Skip to: Content
Skip to: Site Navigation
Skip to: Search


The New Economy

Obama's stem cell move not a big industry boost

By / March 9, 2009

President Obama spoke prior to signing an executive order lifting some restrictions on federal funding of embryonic stem cell research.

Gerald Herbert/AP

Enlarge

On the day that President Obama lifted some restrictions on federal funding for controversial stem cell research, share prices jumped of tiny companies most people had never heard of.

Skip to next paragraph

Recent posts

So is one of these unheralded firms the next big thing in stocks? Will Geron Corp or StemCells Inc become the next Google?

Maybe. On Monday, the shares of these medical-therapy companies jumped 16 percent and 41 percent, respectively, as of early afternoon.

No big boost -- yet

But today's move by the president does little to change the industry's overall prospects.

"It's good news," said Robin Young, founder of RRY Publications, a market analysis firm in Wayne, Pa., in an interview. "But as a practical matter, it won't make that much difference for the next five [to] seven years."

That's because today's White House announcement involves stem cells harvested from human embryos (a practice that many find morally repugnant) while today's stem cell industry is almost completely focused on adult stem cells, which are far less controversial.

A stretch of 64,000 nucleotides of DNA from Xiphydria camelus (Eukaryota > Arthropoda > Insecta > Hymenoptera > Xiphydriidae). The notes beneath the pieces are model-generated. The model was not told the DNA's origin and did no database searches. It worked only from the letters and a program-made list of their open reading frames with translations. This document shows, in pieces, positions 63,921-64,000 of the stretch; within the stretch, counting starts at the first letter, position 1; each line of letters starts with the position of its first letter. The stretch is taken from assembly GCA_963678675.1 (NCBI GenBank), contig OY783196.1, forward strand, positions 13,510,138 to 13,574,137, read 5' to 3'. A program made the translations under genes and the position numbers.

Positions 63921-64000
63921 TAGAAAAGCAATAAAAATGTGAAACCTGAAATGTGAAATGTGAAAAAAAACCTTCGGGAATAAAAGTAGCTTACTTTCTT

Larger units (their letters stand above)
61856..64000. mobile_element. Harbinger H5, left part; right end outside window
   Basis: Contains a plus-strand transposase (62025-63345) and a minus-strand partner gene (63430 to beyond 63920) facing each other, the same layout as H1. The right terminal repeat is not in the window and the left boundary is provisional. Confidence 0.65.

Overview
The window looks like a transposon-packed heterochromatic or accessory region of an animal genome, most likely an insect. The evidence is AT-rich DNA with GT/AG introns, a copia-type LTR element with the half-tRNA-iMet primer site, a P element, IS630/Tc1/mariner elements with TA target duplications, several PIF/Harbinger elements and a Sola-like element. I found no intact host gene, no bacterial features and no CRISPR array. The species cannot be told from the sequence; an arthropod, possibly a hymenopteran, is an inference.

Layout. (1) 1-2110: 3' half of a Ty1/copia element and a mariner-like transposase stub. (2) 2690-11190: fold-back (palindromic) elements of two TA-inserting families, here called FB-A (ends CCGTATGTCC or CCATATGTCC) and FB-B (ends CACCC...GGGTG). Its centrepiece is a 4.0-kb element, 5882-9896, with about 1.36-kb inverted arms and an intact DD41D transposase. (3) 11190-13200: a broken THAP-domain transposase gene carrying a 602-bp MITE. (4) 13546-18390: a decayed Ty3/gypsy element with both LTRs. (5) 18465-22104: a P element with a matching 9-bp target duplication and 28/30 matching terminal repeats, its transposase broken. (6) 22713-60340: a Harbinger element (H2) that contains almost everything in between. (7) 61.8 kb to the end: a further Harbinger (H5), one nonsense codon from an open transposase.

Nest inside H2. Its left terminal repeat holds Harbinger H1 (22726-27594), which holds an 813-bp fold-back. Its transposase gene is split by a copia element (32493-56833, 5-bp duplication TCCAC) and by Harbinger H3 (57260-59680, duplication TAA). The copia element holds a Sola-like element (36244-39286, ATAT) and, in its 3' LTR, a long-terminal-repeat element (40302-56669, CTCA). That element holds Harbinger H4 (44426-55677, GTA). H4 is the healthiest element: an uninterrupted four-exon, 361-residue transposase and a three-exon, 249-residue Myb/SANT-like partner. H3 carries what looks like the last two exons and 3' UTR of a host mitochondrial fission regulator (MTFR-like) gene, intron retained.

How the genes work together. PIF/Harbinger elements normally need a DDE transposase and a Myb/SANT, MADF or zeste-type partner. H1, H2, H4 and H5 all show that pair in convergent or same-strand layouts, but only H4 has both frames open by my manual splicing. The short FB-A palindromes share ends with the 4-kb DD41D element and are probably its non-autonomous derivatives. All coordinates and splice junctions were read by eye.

Adult stem cells are key

Of the 100 or so stem cell companies worldwide, only three are working on embryonic stem cell products directly for patients, Mr. Young said. Throw in those firms using them for drug-development and other indirect uses and embryonic stem cells account for about 10 percent of the $100 million industry.

The supposed advantage of these cells -- their flexible ability to turn into various body parts -- turns out to be a liability currently for researchers because adult stem cells are much more predictable and easy to work with, he said.

So, the small collection of companies is poised to grow rapidly into an $8.5 billion industry by 2016, Young estimated. But it looks likely to be on the back of adult stem cells, not embryonic ones.

Read Comments

View reader comments | Comment on this story